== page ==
This morning, I read Mary Hodder's discussion on conversations in the blogosphere at Napsterization, where I left a comment regarding some of the attitudes aflot out there regarding conversation. My sense is that the attitudes towards conversation in the blogosphere will shape whether or not a metric might be developed to measure conversation. If conversation is not valued, and if blogging continues to be viewed as merely as an exercise in information dissemination, then there will be little interest in sorting conversation from information. Conglomoblogs and aggregators, which rarely stimulate conversation, will still be considered the "top blogs."
Mary makes a distinct point about bloggers who comment as well as post--and intimates that sometimes the comments are as interesting as the initial blog post. Take a look at the fabulous conversations here and here at Mac Stone's great blog Stones in the Field. In her posts, Mac posited great suppositions, and the conversations that grew around them end up conveying information within converstion. Significant conversation and information dissemination are not mutually exclusive but can oftentimes be inclusive of one another.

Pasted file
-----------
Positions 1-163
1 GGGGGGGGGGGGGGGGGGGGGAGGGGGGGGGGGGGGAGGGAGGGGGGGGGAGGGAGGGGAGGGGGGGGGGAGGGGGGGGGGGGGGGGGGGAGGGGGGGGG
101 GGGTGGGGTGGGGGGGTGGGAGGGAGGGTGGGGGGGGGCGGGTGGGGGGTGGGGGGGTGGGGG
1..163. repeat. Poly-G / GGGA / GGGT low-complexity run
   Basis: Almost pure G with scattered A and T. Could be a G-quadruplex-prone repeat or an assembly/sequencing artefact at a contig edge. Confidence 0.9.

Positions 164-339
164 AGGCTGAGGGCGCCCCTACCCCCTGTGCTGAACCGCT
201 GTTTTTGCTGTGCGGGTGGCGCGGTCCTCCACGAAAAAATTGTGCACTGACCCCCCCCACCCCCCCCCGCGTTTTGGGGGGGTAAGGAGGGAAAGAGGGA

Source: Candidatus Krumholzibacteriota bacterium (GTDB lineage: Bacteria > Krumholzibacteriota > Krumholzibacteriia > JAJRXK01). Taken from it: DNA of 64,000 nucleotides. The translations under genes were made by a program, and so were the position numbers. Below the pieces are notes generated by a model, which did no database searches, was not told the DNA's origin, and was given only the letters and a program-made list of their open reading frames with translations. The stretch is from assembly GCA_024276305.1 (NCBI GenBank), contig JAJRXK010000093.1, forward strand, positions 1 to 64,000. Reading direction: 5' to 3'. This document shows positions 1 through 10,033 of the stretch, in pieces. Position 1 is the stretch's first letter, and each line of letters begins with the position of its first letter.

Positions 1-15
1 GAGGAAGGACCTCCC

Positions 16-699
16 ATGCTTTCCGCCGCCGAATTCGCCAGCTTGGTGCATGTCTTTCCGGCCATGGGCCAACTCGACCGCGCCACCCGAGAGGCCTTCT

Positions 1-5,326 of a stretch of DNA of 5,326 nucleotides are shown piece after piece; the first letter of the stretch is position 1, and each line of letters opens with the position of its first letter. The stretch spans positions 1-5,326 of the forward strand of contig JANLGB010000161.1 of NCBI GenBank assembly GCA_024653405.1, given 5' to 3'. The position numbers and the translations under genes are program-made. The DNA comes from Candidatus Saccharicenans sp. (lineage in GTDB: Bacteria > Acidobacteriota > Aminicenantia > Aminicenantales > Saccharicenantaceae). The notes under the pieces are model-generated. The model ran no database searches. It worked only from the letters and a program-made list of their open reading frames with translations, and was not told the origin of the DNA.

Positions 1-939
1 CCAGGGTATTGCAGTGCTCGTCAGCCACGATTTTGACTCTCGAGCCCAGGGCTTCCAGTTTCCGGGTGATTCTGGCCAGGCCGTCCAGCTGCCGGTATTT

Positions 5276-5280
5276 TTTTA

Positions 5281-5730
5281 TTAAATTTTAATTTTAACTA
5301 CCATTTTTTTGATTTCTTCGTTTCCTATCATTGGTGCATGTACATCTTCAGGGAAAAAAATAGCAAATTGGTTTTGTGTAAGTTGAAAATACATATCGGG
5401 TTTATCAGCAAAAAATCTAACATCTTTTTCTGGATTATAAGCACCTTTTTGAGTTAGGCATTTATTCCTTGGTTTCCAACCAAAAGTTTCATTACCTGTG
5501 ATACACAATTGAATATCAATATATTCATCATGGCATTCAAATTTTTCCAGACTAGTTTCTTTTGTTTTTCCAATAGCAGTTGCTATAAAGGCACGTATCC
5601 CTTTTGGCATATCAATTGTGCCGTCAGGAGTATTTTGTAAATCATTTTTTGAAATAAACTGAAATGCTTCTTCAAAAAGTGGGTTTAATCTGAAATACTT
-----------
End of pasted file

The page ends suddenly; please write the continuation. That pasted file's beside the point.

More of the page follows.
I feel sorry for the little brains out there that can't understand that conversation and information can be combined--and that the conversation may be as significant as the information it contains. Since it's these little brains who rabidly link to all those link-sucking, comment-lacking infoblogs and rarely link to any of the wonderful little cocktail parties going on in the blogosphere, I wonder whether the changes in metrics that Mary suggests will help boost the importance of conversation in the blogosphere.
Perhaps we need to just make the conversations alot louder thru the shameless arts of self and mutual promotion. I'm all over that one!